Tim Bennett NZX chief executive Tim Bennett wants to line up five or six medium-sized companies to list on the sharemarket next year to keep the pipeline of initial public offers going.
The sharemarket operator yesterday revealed a bumper half-year result with net profits for the six months to June 30 doubling to $6.4 million compared with the same period the previous year.
Bennett said 2013 had been a "terrific year" for capital markets, with the NZX benefiting from an 18 per cent boost in average daily trades and a 57 per cent increase in the daily value of trades.
"Capital markets activity in New Zealand was the strongest it has been in a decade, reflecting a more positive global environment but, more importantly, the impact from a number of structural changes in the market that are not only benefiting NZX, but the economy as a whole."
Those changes included reforms undertaken as part of the recommendations made by the 2009 Capital Markets Development Taskforce and the growth of KiwiSaver, he said.
The first six months of the year included the first of the Government's state-owned power company floats, Mighty River Power, as well as a number of smaller listings. Bennett said he expected market conditions to remain favourable in the second half of the company's financial year.
Yesterday, petrol retailer Z Energy became the latest to join the bourse and expectations are strong that Meridian Energy, the Government's largest state-owned power company, will list in October.
But Bennett said it was the next few years that he was focused on.
"We are spending quite a lot of time on the IPO [initial public offer] pipeline beyond the next six to 12 months."
Bennett said if the exchange managed to attract five to six new listings next year of around $200 million to $300 million it would start to get investors back into the market, many of whom had not been there for 10 to 20 years.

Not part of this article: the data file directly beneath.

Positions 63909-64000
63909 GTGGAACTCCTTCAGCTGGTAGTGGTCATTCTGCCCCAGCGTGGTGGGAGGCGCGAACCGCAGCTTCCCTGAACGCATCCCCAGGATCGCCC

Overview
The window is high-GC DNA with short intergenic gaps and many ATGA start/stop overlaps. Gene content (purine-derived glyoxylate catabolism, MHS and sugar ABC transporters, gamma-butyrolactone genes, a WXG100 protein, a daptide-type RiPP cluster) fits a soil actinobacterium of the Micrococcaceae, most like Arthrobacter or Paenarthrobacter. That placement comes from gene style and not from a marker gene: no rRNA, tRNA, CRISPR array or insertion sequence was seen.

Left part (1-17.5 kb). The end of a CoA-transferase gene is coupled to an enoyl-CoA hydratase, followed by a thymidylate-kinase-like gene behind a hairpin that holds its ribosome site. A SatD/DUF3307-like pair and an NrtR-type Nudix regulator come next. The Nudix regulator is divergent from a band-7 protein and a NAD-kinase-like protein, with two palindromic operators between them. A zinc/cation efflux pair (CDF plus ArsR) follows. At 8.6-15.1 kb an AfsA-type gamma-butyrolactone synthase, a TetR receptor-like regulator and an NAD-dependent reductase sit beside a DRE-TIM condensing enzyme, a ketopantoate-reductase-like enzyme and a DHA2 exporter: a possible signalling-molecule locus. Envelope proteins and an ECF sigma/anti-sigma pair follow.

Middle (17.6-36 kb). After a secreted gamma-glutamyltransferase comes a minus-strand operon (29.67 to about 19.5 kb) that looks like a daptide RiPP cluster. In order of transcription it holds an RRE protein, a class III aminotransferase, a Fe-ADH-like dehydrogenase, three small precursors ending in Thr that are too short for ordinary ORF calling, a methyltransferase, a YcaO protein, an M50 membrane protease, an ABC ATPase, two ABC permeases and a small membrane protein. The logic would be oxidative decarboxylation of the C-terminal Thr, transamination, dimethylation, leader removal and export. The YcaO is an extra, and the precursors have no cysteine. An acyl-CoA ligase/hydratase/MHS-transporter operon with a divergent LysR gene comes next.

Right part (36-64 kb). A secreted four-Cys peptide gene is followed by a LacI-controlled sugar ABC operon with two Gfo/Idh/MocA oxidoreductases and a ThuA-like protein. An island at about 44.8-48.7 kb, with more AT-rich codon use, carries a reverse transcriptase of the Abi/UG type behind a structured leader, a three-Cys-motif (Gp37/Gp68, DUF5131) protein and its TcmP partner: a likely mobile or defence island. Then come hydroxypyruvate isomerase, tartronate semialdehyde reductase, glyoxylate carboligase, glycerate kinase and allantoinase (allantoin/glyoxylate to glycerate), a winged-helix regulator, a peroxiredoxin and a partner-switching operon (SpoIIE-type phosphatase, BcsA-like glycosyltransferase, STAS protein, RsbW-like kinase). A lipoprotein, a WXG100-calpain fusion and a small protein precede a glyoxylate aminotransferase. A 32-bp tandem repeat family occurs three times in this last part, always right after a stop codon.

"It will create a virtual cycle."
A billion-dollar listing on the exchange was worth $150,000 in fees to the NZX but Bennett said it was hard to see more billion-dollar listings outside of the power companies or Z Energy.
"The bigger listings will either come from central or local government."
Bennett said central Government was playing its part but local government had so far been reluctant to follow the same route.
Some have speculated a big listing could come from the banking sector with New Zealand's four largest banks all Australian owned.
Bennett said it was a possibility but was unlikely because of tax and regulatory issues; instead he has been focusing on mid-sized companies.
"There are a large number of mid-sized businesses that have the potential to list. We are knocking on doors."
The exchange is also close to launching its equity derivatives market, which it hopes to get running by the end of September, and to finalising a new growth market by the end of the year to begin trading in 2014.
Bennett said the growth market would make it easier and cheaper to list but would not signal the end of the NZAX - the exchange's alternative market.
"The cost to us [of] running the AX is incremental."
The new market relies on the Financial Markets Conduct Bill being passed into law, which is expected to happen by the end of the year.
The NZX closed up 1c on $1.40 yesterday.